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“Farewell, thou Moon, whose silver light
Gilds the dim alcove of the night,
And when thy lord to rest has gone,
With modest mien ascend'st his throne,
Dispensing far, as queen beseems,
The bounty of thy borrow'd beams!
Beloved moon, there is a bound
Of holiness breathes thee around,
A majesty of virgin prime,
A stillness beauteous and sublime,
That, oh! it grieves thy servant's core
That he shall ne'er behold thee more,
Nor pilot to his tribe the way
Through regions of thy modest ray!

“ Imperial Sun, so gorgeous bright,
Great source of glory, life, and light,
The Stork's own deity alone,
He worships thee-beside thee, none,
For thou endow'st him with the sense
To seek thy milder influence,
Whether in Europe's shadowy woods
Or regions of the tropic foods;
Farewell for ever, king of heaven,
Be all my trespasses forgiven !
And now on Britain's sordid line
I leave my curse, but crave not thine.
Forgive them all save the state botchers,
Those piteous pedagogues and poachers,
Praters oppress’d with proud proficiency,
Sapience supreme, and self-sufficiency;
Degrading with their yelping bills,
The shepherds on a thousand hills.
O blessed Sun, to man in kindness,
Visit them with Assyrian blindness,
That they may grope about for foe,
To tell them whither they should go.
That curse falls on myself-I bow
To thee, to death, and darkness now,
And yield my spirit to the giver.--
Thou beauteous world, adieu for ever!”

Then the fair journeyer of the sky
Crook'd bis fair neck, and closed his eye,
Stretch'd out his wing with rigid shiver,
His noble heart gave its last quiver ;
And the last guest of heaven is gone
That e'er sought grace in Albion.
Woe to the hands so ill directed,
That should have such a life protected;
But that dire day of sin and shame,
Of bare-faced brazenness and blame,
When Heaven's vicegerents were forsworn,

The child shall rue that is unborn.
MOUNT BENGER, Jan. 21, 1830.



To his Grace the Duke of Wellington, &c. &c.

From James M Queen, Esq.

My Lord DUKE,

ledge the propriety and the necessiIn my last letter, under date 18th ty, under present circumstances, of April last, I had through this channel pressing these points still more strongoccasion to advert to the notorious ¡y upon the attention of the public. though still disputed fact, that person There is a periodical work, pubal slavery exists, and to an incredible lished in London, and entitled “THE extent, in every Presidency of Bri- WESTMINSTER REVIEW," which, as it tish India. In proof of this I adduced is not at all probable that your Grace extracts from that ponderous volume, countenances, I am anxious, through entitled, “ SLAVERY IN India,” called a much wider circulation and proudfor by Mr FOWELL BUXTON some er channel than it can command, to years ago, and produced by the East bring some of its anti-colonial laIndia Company in obedience to the bours (by printing and circulating order of the House of Commons, and these separately, the Anti-Slavery by that House ordered to be printed Society have made its labours their March 12, 1828. The great length labours) to the notice of your Grace of these papers, occupying 936 close and the public. The writer is, I am ly printed" folio pages, and the ne- informed, the author of a scurrilous cessarily circumscribed pages of the attack upon the proprietors of land periodical publication through which in Great Britain, under the title of I have the honour to address you, “ THE CATECHISM OF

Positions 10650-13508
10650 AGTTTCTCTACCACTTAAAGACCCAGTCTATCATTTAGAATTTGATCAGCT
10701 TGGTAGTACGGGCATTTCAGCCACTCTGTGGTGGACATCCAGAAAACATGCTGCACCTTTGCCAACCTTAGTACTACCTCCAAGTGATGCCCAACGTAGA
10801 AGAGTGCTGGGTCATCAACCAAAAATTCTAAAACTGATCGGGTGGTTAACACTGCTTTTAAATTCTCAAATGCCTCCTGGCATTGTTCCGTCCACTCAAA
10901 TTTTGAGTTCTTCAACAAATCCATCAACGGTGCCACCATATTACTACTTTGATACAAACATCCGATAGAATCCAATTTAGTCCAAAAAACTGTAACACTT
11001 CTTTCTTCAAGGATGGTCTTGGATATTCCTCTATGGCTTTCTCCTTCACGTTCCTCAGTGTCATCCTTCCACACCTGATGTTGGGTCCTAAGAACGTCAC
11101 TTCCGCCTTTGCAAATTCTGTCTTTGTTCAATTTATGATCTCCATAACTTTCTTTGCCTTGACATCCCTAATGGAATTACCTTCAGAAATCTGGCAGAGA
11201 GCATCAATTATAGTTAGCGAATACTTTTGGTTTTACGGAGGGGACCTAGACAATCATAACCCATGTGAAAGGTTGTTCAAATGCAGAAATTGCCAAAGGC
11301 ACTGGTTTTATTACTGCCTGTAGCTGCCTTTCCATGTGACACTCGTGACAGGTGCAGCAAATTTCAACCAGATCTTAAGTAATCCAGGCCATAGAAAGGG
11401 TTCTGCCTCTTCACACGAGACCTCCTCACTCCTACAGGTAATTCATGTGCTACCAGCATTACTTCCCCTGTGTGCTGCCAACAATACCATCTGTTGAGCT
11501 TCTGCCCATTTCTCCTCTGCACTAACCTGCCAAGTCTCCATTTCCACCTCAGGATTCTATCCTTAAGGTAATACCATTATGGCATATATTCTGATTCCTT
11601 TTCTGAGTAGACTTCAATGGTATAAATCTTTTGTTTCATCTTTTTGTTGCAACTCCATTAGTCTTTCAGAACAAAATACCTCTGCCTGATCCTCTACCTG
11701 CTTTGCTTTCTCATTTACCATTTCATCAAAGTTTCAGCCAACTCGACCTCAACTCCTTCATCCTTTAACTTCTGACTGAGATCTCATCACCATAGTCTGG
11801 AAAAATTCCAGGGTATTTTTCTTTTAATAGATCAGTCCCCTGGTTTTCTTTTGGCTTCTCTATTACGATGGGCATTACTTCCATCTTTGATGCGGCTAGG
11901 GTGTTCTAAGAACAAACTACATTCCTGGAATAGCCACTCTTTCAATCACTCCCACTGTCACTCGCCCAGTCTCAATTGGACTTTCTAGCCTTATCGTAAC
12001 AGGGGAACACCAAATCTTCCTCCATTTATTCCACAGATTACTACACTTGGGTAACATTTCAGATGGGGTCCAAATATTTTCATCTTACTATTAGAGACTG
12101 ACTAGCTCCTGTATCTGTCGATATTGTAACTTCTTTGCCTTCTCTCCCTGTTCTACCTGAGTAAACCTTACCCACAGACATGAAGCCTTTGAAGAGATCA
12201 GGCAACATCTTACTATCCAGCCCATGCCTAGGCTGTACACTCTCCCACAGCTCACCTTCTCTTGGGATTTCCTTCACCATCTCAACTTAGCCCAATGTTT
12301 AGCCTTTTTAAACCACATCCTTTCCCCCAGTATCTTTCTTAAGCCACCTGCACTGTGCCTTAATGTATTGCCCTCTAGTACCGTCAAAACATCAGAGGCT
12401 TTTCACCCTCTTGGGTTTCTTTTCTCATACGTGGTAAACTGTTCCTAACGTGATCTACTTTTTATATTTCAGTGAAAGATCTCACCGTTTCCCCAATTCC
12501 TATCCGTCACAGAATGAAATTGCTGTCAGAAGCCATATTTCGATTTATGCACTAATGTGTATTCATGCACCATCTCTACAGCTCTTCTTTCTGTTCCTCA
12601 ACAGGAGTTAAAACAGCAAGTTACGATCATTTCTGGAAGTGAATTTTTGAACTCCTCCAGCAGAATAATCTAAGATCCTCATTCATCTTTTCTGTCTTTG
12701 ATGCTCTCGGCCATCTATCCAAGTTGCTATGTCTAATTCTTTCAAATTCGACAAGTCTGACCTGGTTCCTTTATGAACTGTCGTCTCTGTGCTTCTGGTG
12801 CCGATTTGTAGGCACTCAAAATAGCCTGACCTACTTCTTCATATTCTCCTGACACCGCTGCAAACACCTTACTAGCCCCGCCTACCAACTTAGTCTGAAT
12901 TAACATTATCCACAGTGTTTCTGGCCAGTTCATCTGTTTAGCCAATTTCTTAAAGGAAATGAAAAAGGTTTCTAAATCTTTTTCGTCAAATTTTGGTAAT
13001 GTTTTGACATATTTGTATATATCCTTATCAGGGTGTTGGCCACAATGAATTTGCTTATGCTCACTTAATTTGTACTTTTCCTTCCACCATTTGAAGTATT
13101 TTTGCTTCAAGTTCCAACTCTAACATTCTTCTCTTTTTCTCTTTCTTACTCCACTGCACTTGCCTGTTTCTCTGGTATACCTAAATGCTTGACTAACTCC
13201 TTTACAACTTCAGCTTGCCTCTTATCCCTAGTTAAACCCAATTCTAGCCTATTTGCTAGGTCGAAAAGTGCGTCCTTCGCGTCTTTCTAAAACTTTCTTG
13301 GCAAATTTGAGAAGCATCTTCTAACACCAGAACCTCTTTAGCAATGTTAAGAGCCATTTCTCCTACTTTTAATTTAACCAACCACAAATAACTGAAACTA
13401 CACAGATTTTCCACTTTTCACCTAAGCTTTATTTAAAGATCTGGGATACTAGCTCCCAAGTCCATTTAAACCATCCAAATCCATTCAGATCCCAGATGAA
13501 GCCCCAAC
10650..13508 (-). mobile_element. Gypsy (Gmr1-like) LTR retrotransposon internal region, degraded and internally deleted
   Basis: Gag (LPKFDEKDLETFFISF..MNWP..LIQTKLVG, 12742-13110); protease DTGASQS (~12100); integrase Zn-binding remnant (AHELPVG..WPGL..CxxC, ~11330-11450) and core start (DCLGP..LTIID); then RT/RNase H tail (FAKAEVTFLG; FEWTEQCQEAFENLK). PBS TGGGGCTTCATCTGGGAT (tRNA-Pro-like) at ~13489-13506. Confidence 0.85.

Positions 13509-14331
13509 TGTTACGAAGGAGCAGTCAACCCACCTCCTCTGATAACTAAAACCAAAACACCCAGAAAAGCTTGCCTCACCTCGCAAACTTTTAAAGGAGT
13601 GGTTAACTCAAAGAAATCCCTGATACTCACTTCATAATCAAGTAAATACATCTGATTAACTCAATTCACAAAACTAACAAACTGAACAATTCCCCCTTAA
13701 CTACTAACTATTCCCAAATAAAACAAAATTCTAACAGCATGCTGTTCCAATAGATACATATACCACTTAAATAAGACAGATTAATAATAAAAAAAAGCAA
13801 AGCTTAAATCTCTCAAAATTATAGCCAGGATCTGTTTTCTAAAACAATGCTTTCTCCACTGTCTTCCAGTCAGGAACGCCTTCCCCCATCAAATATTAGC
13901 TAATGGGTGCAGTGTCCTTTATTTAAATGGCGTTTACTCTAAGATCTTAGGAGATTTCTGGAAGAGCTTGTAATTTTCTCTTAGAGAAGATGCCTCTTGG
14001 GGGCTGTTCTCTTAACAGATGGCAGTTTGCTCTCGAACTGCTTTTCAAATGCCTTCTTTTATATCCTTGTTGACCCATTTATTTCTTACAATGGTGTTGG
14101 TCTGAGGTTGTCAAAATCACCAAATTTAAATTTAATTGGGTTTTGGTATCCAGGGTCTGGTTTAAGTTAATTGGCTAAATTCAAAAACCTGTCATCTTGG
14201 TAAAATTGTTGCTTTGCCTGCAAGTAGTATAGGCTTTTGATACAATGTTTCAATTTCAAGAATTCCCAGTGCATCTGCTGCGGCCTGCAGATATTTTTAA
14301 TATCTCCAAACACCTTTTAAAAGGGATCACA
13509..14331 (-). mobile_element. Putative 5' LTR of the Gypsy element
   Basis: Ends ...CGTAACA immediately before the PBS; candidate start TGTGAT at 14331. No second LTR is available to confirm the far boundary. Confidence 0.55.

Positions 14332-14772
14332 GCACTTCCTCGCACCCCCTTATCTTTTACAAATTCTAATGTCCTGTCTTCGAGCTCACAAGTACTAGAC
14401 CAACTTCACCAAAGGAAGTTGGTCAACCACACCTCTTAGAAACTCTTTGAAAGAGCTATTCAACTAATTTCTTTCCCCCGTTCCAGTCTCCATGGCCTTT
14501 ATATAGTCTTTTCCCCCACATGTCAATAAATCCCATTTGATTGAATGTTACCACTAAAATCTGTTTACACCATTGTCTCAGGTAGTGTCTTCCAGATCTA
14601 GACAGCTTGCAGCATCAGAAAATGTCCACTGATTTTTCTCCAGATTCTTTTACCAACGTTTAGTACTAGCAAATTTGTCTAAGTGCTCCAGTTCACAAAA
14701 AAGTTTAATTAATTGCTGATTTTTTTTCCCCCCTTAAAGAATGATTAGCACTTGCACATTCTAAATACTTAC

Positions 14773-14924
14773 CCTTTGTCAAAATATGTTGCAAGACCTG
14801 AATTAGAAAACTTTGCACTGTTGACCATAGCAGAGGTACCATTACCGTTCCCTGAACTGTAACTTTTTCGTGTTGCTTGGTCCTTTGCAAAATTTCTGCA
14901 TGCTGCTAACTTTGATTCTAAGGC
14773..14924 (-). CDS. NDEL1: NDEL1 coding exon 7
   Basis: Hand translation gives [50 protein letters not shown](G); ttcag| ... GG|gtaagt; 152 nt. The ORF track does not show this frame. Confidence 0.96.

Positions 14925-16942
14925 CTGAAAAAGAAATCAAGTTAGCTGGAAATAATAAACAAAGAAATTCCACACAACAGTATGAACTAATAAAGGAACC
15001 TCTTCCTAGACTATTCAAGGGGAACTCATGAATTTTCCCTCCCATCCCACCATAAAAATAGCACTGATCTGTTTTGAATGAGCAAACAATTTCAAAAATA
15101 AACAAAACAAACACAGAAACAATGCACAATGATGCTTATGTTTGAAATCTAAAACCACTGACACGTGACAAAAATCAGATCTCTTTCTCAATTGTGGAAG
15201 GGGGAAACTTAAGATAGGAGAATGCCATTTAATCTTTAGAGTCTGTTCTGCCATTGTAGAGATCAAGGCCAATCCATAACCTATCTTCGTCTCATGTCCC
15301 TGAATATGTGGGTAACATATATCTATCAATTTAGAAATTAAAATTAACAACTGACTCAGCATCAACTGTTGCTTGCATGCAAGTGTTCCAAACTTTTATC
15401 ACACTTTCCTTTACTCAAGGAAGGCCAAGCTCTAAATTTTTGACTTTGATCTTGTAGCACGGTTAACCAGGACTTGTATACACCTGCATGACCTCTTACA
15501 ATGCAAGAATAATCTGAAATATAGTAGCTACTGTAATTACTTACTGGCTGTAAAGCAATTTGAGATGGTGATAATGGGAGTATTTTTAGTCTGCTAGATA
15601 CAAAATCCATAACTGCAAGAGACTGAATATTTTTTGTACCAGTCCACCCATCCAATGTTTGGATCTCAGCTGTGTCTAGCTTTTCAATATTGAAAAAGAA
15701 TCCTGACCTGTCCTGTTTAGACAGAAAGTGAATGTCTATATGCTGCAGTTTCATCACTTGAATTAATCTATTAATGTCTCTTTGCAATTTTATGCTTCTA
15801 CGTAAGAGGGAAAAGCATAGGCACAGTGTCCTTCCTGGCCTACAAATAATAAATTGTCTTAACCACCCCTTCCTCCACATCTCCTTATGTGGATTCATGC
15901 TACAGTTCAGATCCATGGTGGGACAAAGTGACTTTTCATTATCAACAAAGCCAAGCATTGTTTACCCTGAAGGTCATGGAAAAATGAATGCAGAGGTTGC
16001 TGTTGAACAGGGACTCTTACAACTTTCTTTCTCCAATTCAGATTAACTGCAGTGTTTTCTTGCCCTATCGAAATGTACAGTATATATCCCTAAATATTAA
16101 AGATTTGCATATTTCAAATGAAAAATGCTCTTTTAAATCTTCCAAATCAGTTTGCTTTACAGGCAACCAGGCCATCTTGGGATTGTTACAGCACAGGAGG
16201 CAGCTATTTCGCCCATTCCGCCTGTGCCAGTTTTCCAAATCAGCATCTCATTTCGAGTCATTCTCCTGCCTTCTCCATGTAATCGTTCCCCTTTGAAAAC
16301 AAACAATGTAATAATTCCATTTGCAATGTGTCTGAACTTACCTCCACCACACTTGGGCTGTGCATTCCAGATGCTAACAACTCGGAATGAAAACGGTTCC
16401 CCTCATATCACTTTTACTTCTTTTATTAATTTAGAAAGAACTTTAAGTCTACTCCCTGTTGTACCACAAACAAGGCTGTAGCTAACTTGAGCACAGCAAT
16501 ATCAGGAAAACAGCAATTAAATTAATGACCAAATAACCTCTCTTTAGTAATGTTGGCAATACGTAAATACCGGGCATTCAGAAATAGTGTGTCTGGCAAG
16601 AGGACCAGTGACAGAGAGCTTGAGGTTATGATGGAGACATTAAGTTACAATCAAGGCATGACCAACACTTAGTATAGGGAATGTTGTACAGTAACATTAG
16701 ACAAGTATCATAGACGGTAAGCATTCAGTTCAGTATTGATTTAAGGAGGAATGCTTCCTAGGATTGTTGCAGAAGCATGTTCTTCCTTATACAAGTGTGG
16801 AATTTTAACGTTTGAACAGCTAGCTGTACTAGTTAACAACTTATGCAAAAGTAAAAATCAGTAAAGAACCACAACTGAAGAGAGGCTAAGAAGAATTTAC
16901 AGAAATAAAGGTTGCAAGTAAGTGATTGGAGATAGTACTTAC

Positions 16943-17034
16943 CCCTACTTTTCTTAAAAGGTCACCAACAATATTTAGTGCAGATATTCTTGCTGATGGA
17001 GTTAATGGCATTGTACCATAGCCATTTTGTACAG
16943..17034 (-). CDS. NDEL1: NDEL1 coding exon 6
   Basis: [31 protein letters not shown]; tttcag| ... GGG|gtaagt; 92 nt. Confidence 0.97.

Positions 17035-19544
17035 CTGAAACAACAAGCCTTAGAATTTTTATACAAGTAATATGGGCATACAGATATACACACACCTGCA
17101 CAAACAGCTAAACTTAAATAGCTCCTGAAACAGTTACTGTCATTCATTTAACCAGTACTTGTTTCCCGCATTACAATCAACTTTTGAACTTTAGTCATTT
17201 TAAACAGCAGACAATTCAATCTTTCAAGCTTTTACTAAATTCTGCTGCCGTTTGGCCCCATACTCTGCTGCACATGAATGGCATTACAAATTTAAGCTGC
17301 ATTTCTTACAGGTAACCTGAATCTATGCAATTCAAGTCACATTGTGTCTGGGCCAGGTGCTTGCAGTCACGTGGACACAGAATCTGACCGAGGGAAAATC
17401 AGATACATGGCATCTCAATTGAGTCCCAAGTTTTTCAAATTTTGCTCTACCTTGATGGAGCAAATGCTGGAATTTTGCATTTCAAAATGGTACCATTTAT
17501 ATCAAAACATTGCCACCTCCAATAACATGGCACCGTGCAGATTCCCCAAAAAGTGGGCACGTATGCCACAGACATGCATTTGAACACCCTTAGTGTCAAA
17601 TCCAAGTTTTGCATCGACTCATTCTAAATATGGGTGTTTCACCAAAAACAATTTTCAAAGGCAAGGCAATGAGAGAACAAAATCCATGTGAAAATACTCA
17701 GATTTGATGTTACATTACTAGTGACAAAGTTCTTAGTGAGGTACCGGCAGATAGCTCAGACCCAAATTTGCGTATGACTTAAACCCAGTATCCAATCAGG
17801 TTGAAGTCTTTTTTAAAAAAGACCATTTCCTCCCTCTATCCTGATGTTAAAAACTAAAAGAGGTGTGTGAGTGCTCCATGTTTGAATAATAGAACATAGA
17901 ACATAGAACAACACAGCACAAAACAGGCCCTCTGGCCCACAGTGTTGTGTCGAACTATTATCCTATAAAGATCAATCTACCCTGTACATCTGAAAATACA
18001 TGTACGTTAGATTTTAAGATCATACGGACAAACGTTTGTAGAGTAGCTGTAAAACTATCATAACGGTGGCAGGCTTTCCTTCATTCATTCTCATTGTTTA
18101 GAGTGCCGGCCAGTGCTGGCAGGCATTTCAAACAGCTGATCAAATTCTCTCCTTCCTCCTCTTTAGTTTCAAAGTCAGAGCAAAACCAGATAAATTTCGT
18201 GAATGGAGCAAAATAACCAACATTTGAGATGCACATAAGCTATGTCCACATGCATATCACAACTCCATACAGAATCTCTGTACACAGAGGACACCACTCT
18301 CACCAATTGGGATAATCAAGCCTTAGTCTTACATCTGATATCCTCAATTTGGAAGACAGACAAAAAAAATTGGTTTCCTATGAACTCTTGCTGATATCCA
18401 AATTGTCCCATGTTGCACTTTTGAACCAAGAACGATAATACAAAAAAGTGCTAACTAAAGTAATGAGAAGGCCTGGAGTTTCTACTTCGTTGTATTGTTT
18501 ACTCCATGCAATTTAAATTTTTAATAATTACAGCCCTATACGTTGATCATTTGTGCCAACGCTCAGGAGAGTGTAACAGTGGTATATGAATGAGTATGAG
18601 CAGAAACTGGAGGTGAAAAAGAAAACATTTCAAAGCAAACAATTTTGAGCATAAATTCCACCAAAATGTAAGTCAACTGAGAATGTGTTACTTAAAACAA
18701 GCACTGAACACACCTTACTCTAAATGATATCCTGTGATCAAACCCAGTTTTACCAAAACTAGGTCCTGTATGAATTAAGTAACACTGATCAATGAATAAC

THE CORN compelled me to omit many import- Laws,” &c. He was, as he tells us, ant particulars regarding the exist “ eight years in India ;" at p. 288, he ence of Personal Slavery, and the proceeds thus :state of the slaves, in our Eastern do “ Nobody believes that cultivation is minions; but sufficient, and more than carried on by slaves in the east, as it is in sufficient, was stated to establish the the west. If so, where are the slave laws, fact, that in India slaves and their and where are the advertisements in the progeny were the property of their Gazettes ? The natives of India, in their masters in ABSOLUTE RIGHT, and of own extraordinary English, advertise their descendants from generation to every thing that can possibly be bought or generation; that they were sold with sold; how is it that they never advertise the land or without the land, as cir- slaves ? There is not a common soldier that cumstances occurred; that they were

arrives from India, that is not capable of chiefly employed in the labours of bearing witness to the FLAGRANT FALSEagriculture; that they were sold in

Hood of the assertion, that India is cultidividually, and without any regard dia Company would not hold possession long

vated by slaves. If it was, the East Into families, relatives, or connexions, enough to send a dispatch to the Governor and that, with the coarsest possible General. It is true, that among the infare, they had, in anti-colonial phrase, numerable tribes and castes that compose severe tasks to perform “ under a